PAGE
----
Why Your Vet Might Suggest Blood Work

      There a many reasons your vet might suggest bloodwork for your cat. Here are the most common reasons:

      It's your cat's first exam - We recommend blood work at the time of your cat's first exam because it helps us establish baseline health, check for any congenital abnormalities or potential concerns, and help us form an individual wellness plan for your cat.

      During semi-annual and annual wellness exams - Cat blood tests are usually recommended for all life stages from kittens to geriatric cats as part of their routine wellness checkups. These are extremely beneficial in our mature patients, as we often see cats' health and happiness return to normal when blood tests catch illness early. Cat bloodwork, along with other bodily fluids like urine, can help identify conditions the examination portion of a physical cannot.

      If a cat seems sick - Cat blood tests are suitable for cats that are not displaying any overt signs of illness, disease, or injury, but are acting abnormally.

      Before surgery - Cat blood work is used to determine the general health of the liver, kidneys, and other organs, which helps a veterinarian select the safest form of anesthesia. Bloodwork can also help determine the surgical risk level in all cats, especially elderly or injured patients.

      What Can Be Learned From Your Cat's Blood Test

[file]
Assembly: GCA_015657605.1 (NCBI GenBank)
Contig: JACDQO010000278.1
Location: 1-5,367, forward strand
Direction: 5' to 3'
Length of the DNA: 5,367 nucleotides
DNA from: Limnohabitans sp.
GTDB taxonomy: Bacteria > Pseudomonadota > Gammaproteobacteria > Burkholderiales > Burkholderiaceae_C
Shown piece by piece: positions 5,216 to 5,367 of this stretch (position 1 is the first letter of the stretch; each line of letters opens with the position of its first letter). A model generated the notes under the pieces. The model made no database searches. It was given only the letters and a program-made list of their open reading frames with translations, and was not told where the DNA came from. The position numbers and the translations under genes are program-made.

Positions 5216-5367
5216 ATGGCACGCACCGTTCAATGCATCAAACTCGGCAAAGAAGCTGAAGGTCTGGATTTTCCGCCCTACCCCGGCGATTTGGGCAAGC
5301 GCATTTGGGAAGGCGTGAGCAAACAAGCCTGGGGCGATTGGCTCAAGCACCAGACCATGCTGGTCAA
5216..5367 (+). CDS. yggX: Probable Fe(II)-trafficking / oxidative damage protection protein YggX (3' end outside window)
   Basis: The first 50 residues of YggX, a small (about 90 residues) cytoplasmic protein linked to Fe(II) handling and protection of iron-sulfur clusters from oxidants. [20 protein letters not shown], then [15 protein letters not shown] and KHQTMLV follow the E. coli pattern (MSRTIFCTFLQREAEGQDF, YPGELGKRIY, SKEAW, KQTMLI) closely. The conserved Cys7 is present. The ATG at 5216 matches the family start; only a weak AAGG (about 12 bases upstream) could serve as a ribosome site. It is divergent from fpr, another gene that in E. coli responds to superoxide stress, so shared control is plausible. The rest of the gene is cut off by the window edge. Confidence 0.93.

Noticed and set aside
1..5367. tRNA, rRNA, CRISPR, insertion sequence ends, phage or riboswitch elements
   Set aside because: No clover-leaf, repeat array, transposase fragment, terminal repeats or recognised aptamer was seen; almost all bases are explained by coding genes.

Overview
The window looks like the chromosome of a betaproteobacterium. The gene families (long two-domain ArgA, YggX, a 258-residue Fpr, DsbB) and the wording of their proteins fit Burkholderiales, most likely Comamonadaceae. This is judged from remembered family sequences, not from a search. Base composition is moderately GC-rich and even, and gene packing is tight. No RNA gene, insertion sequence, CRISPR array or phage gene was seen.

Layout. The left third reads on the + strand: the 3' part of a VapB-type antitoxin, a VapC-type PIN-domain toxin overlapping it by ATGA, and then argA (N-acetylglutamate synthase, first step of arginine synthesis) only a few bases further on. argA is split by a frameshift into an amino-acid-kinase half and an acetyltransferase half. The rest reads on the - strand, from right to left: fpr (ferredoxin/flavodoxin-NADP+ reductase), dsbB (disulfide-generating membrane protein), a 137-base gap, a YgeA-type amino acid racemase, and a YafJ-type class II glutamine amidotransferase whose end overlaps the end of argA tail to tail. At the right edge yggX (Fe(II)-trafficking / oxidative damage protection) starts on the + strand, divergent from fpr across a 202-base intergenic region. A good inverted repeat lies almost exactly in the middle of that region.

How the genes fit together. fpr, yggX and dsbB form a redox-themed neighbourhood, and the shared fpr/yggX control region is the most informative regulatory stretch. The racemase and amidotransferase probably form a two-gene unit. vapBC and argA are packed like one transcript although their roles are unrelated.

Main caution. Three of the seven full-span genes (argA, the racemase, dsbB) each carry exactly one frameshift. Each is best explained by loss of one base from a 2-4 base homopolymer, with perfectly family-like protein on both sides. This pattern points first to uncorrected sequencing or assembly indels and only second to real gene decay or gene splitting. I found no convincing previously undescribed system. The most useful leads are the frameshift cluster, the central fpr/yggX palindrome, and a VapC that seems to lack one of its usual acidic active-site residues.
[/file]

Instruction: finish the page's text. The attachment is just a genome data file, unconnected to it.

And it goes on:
The results of feline blood tests are critical in assisting veterinarians in diagnosing and treating medical conditions both in the blood itself and in organs such as the kidney and liver. Cat blood tests analyze various chemicals in the bloodstream. Here are some examples:

      • Cat blood tests can indicate a deficiency in albumin levels, which indicates a possible liver issue because albumin is produced in the liver, or intestinal or kidney issues as albumin can be lost if these are diseased.
      • Blood tests for cats can detect abnormal hormonal-chemical responses to environmental and internal stimuli, which indicates a potential issue with the patient's endocrine system.

      After establishing a link, we can easily order any necessary feline bloodwork or procedures to diagnose and treat the condition. Feline blood tests play a crucial role in a veterinarian's toolbox. They help detect, identify, diagnose, treat, and prevent illness or disease in cats.

      Note: The advice provided in this post is intended for informational purposes and does not constitute medical advice regarding pets. For an accurate diagnosis of your pet's condition, please make an appointment with your vet.

      If your cat is displaying abnormal behavior, a blood test may be in order. Don't hesitate to contact our Newtown vets to schedule an appointment today.

      New Patients Welcome

      Newtown Veterinary Specialists is accepting new patients! Our experienced vets are passionate about the health of Newtown companion animals. Get in touch today to book your pet's first appointment.